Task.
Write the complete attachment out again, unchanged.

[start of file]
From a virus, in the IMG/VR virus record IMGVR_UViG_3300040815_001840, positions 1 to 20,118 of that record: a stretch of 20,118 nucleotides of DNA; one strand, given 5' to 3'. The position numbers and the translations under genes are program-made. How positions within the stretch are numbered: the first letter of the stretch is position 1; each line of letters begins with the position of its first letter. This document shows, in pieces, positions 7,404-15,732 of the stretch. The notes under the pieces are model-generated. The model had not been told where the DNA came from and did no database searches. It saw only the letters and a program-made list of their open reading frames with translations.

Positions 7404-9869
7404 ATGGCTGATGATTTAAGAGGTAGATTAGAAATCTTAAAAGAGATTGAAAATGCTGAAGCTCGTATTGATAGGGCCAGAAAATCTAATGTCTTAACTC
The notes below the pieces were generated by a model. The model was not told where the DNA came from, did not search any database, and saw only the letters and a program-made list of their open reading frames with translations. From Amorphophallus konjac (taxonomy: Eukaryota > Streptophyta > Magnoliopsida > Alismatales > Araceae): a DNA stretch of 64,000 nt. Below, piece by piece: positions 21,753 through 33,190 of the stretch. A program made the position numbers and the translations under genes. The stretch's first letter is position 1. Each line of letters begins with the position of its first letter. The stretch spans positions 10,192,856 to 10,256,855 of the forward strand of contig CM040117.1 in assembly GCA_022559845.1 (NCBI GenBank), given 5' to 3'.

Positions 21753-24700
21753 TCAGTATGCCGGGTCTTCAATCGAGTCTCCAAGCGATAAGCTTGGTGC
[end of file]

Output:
From a virus, in the IMG/VR virus record IMGVR_UViG_3300040815_001840, positions 1 to 20,118 of that record: a stretch of 20,118 nucleotides of DNA; one strand, given 5' to 3'. The position numbers and the translations under genes are program-made. How positions within the stretch are numbered: the first letter of the stretch is position 1; each line of letters begins with the position of its first letter. This document shows, in pieces, positions 7,404-15,732 of the stretch. The notes under the pieces are model-generated. The model had not been told where the DNA came from and did no database searches. It saw only the letters and a program-made list of their open reading frames with translations.

Positions 7404-9869
7404 ATGGCTGATGATTTAAGAGGTAGATTAGAAATCTTAAAAGAGATTGAAAATGCTGAAGCTCGTATTGATAGGGCCAGAAAATCTAATGTCTTAACTC
The notes below the pieces were generated by a model. The model was not told where the DNA came from, did not search any database, and saw only the letters and a program-made list of their open reading frames with translations. From Amorphophallus konjac (taxonomy: Eukaryota > Streptophyta > Magnoliopsida > Alismatales > Araceae): a DNA stretch of 64,000 nt. Below, piece by piece: positions 21,753 through 33,190 of the stretch. A program made the position numbers and the translations under genes. The stretch's first letter is position 1. Each line of letters begins with the position of its first letter. The stretch spans positions 10,192,856 to 10,256,855 of the forward strand of contig CM040117.1 in assembly GCA_022559845.1 (NCBI GenBank), given 5' to 3'.

Positions 21753-24700
21753 TCAGTATGCCGGGTCTTCAATCGAGTCTCCAAGCGATAAGCTTGGTGC